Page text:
North County Outlook - Community newspaper serving Marysville, Arlington, Tulalip, Smokey Point, Lakewood

Districts preparing bus drivers for upcoming year

 

August 9, 2017 | View PDF

Christopher Andersson

Marysville School District trainee Margaret Mitchell drives a bus on Aug. 3.

Local school districts are preparing their bus drivers for the upcoming school year and hope to attract enough drivers for the new year.

The Arlington School District and Marysville School District are looking for drivers, especially substitute school bus drivers, for the new year.

Driver shortages are pretty common though, said Kim McAbee, transportation director of the Marysville School District.

"I've been in the industry since 1990 and every district has been short on drivers since then," she said.

McAbee estimates that her district could use about five to 10 more substitute drivers, especially for the upcoming flu season.

"We are always looking for substitute drivers," said Charity Prueher, assistant director of transportation at the Arlington School District.

Prueher said that the shortages have been worse in recent years though.

"It hasn't been that bad until the last couple of years," she said. "We were pretty stable before then."

McAbee said that the demand for busing has increased over the last decade, because of a variety of factors.

"More kids ride buses to school, there's more after-school activities, and there's more sicknesses," she said.

The economy also plays a big role in the workers available, she said.

"In this industry there's high expectations and lot of requirements for part-time work. So when the economy is good, workers would prefer to take a full-time job rather than a part-time or substitute job. I think that's what creates the shortage," she said.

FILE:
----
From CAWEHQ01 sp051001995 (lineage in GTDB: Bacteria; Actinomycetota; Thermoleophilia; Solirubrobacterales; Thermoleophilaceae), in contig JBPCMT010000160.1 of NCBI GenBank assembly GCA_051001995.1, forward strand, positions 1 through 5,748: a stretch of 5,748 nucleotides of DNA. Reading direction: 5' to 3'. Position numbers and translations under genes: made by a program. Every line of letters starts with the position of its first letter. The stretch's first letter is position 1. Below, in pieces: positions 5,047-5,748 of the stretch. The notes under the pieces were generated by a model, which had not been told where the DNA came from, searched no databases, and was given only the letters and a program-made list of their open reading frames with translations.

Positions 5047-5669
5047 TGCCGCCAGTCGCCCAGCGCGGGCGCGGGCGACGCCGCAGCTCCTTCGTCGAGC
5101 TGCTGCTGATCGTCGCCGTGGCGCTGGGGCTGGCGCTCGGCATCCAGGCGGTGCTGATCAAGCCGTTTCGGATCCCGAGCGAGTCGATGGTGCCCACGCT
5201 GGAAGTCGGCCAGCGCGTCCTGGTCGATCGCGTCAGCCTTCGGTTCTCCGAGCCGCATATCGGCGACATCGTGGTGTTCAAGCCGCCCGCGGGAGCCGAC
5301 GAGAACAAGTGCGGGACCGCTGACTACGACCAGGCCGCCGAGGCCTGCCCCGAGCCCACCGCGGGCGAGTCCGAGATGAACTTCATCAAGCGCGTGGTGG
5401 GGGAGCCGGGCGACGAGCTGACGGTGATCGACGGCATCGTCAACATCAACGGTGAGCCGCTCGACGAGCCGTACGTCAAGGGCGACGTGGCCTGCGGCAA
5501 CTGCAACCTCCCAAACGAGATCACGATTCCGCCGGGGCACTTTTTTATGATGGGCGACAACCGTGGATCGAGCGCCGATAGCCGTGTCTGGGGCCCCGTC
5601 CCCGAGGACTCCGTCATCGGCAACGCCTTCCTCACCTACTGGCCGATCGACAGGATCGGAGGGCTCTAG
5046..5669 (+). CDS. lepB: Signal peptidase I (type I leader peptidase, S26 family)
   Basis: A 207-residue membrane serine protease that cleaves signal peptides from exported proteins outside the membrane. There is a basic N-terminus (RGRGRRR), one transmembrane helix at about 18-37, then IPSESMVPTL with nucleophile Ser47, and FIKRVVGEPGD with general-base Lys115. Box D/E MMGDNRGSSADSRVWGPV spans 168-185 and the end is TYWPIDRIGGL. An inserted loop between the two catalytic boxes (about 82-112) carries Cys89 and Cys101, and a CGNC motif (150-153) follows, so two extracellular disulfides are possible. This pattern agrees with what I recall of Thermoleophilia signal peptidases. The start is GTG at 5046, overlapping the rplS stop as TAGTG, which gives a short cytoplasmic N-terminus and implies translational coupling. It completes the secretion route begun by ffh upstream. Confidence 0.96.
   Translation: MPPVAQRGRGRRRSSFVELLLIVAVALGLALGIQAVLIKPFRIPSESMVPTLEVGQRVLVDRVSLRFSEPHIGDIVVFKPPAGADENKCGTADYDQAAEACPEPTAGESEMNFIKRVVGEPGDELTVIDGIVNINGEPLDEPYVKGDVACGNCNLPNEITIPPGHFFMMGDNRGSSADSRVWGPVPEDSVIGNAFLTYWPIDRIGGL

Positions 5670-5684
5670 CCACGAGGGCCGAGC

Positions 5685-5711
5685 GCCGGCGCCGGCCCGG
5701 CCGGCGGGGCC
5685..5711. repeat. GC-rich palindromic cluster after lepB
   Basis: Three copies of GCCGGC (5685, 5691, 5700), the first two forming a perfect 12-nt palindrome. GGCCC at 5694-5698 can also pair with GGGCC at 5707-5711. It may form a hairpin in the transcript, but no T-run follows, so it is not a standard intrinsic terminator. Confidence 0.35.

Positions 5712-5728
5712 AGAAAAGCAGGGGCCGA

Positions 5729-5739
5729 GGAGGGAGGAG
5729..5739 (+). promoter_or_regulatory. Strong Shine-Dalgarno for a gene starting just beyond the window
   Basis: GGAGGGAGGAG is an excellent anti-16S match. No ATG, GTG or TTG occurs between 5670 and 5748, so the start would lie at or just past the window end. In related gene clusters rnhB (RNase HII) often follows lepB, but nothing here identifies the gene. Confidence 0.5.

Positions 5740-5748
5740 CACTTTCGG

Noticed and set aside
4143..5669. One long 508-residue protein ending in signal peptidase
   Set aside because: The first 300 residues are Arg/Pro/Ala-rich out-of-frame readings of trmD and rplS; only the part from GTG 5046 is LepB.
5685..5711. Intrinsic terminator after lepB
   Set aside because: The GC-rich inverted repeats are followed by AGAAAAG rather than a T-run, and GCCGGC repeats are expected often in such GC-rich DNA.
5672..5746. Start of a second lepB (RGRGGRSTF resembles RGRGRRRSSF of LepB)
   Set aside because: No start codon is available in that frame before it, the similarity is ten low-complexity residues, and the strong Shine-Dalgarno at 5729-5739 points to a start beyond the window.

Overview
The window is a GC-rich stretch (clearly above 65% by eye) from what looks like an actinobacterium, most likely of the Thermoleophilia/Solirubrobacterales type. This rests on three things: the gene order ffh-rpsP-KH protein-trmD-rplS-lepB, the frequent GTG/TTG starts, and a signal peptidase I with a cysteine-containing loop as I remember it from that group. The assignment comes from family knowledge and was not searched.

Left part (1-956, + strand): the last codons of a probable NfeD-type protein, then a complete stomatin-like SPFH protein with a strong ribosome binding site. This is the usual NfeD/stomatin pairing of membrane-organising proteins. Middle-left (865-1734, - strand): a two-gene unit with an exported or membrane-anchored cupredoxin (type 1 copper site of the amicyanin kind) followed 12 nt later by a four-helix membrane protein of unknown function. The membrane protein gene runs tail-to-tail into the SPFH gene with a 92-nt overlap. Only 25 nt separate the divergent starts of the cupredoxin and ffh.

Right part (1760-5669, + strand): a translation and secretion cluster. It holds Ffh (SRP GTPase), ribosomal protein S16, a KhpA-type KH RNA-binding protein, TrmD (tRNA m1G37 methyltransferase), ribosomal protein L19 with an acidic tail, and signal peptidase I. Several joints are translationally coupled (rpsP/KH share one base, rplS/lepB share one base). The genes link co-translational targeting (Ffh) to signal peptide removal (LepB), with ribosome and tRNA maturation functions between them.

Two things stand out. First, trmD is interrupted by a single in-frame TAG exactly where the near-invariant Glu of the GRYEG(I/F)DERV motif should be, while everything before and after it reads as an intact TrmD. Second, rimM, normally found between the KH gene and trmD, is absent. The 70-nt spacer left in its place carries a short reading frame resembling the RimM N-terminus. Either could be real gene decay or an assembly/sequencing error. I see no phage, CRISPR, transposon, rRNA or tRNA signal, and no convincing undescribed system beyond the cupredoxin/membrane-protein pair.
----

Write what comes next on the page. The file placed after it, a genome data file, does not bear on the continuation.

Prueher said that the high requirements for the job limit the worker supply as well.

"The skills test has gotten a little more difficult in recent years," she said. "And that is probably the most difficult part for our trainees, because there are many of them who are not familiar with driving buses or other large vehicles."

School districts prepare new drivers with in-class training and on-the-road training as well.

"There are many hours of training out on the road, and it depends on how quickly they pick up the skills and when we think they have got the skills mastered," said Prueher.

"We go out in the bus and train to drive behind the wheel, approximately three to four weeks depending on skill level and how they're progressing," said Jenny Lagadinos, a bus driver and driver trainer at the Marysville School District.

The first focus of the training is often getting the license, before moving on to skills needed for school bus driving.

Prueher said that new bus drivers tend to get the most anxious about driving the bus, but the other skills like handling students and driving routes are also difficult.

Those tasks can be especially hard for substitute drivers who "don't know the students or the route" said McAbee.

"These people need to learn the entire community because they're on different routes on different school days," she said.

Making a mistake on a route can be tricky to fix while not in a car.

"Trying to get turned around or back on route is a lot more challenging in a school bus," said Lagadinos.

There's also other considerations like teaching bus drivers how to cross train tracks.

"We have a lot of tracks in Marysville to cross," said Lagadinos.

The Marysville School District holds an orientation every Monday at 5 p.m. for those interested in becoming bus drivers at their transportation center at 4302 134th St. NE, Marysville.

Interested drivers can also call their training office at 360-965-0310.

Those interested in the Arlington School District can also contact their transportation office at 360-435-3307.

 

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